Role Of Musculoskeletal Ultrasound In Assessment Of Extrusion Of The Medial Meniscus Of The Knee Joint Compared To MRI As A Reference Standard
Gehad Mohamed Mahmoud Elkwesny, Khaled Ahmed Mohamed Ali, Hossam Moussa El Sayed Sakr, Mohsen Gomaa Hassan Ismael.
Background: When a medial meniscal posterior root tear occurs, changes in the biomechanics of the medial tibiofemoral joint and inability to convert axial loads into hoop stresses occur with subsequent meniscal extrusion. A meniscal extrusion of 3mm is associated with accelerated articular cartilage loss and osteophyte formation resulting in a more rapid progression of osteoarthritis.
Although MRI doesn’t evaluate the meniscus during axial loading, it is considered the gold standard for evaluation of meniscal extrusion. On the other hand, US can assess the patients at supine and weight-bearing positions. This advantage facilitates early detection of meniscal extrusion, so we can limit its poor effects on the medial knee compartment.
Results: This study included thirty patients with medial meniscal posterior root tear diagnosed by MRI. This study’s aim is to recognize the value of dynamic ultrasound in evaluating medial meniscal extrusion compared to MRI.
A statistically significant difference was found when the absolute measures for extrusion distance were compared between standing and supine US, between supine US and MRI as well as between standing US and MRI (P-value= 0.000 for all those comparisons). Also, when the absolute measures of the extruded area at standing and supine US were compared, a statistically significant difference was found (P-value=0.000).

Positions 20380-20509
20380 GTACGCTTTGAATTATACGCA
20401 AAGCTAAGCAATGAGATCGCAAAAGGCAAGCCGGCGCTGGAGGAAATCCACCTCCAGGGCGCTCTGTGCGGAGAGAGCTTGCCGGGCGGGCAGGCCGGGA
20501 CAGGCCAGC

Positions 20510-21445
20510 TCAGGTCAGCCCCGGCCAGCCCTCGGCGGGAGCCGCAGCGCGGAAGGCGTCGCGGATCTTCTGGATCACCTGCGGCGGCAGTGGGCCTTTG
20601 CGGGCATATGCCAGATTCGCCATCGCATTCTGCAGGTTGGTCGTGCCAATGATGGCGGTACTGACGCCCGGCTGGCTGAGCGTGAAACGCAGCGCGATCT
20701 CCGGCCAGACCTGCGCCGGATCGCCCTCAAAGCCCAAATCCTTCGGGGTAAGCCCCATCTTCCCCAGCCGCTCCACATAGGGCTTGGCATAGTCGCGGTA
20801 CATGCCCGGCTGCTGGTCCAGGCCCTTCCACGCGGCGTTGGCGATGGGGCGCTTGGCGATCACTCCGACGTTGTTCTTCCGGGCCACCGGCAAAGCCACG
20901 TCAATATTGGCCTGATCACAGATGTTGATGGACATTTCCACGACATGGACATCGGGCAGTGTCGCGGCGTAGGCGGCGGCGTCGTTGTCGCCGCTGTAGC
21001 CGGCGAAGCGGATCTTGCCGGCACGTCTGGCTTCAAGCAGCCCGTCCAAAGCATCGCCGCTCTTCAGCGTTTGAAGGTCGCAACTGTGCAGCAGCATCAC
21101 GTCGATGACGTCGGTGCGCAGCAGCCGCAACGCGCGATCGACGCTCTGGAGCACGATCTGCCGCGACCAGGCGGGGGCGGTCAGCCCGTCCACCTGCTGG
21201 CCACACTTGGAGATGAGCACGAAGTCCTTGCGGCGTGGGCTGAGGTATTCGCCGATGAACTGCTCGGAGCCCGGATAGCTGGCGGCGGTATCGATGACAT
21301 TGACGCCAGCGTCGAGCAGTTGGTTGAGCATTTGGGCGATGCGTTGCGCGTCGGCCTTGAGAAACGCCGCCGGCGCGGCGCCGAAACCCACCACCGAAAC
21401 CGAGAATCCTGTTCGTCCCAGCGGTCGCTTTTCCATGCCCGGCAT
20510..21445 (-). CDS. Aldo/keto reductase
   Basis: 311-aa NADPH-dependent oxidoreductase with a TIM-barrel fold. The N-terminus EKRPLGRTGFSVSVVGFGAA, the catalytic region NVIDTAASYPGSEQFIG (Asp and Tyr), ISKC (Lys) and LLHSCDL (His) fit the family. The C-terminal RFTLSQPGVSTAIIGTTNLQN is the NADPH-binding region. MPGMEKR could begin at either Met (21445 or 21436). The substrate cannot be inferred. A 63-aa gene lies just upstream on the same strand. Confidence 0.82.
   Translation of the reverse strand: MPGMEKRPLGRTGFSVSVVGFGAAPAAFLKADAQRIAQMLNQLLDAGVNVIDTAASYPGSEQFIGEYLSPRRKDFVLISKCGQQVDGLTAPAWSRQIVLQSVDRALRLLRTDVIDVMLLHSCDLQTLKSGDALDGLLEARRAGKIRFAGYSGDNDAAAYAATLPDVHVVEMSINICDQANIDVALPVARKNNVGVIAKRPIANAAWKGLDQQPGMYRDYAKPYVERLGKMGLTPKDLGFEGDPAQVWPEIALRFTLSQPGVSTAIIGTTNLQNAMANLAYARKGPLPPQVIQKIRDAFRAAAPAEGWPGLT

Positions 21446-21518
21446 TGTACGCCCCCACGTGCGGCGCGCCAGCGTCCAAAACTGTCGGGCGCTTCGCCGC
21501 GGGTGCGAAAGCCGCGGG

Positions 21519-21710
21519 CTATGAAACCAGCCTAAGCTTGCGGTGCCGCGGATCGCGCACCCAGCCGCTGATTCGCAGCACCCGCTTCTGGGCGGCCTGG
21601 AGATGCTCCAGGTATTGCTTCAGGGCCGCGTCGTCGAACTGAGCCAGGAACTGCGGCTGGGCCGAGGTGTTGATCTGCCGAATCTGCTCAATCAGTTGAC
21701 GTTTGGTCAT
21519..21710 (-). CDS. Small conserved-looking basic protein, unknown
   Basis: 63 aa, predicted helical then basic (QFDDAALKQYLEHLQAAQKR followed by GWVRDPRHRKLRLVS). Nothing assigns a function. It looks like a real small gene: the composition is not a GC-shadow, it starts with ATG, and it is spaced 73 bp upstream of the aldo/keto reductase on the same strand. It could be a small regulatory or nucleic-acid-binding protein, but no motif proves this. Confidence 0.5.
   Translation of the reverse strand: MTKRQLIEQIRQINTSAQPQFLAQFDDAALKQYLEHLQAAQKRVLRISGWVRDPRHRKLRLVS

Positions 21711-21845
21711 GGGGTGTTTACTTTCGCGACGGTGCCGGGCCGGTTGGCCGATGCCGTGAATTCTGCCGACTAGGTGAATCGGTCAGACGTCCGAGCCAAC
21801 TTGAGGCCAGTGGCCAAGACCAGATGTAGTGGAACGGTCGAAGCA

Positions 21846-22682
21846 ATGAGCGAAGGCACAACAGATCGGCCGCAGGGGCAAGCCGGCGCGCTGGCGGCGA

Comparing the qualitative data, there was no statistically significant difference between the results of supine US and MRI (P-value=0.541) with a statistically significant difference found between the results of standing US and MRI (P-value=0.0.002) and between the results of supine and standing US (P-value=0.010).
Compared to MRI, supine and standing US showed excellent sensitivity (100%). Also, supine US showed good specificity (75%) while standing US showed poor specificity (0%). The explanation for this poor specificity is that standing US detected dynamic radial meniscal extrusion occurring during axial loading while non-weight-bearing MRI didn’t, so those patients detected only by standing US were considered false-positive during statistical analysis causing a poor specificity value.
Conclusion: Dynamic US facilitates early detection of significant meniscal extrusion before it can be evident on MRI because it can detect dynamic radial meniscal displacement seen on axial loading.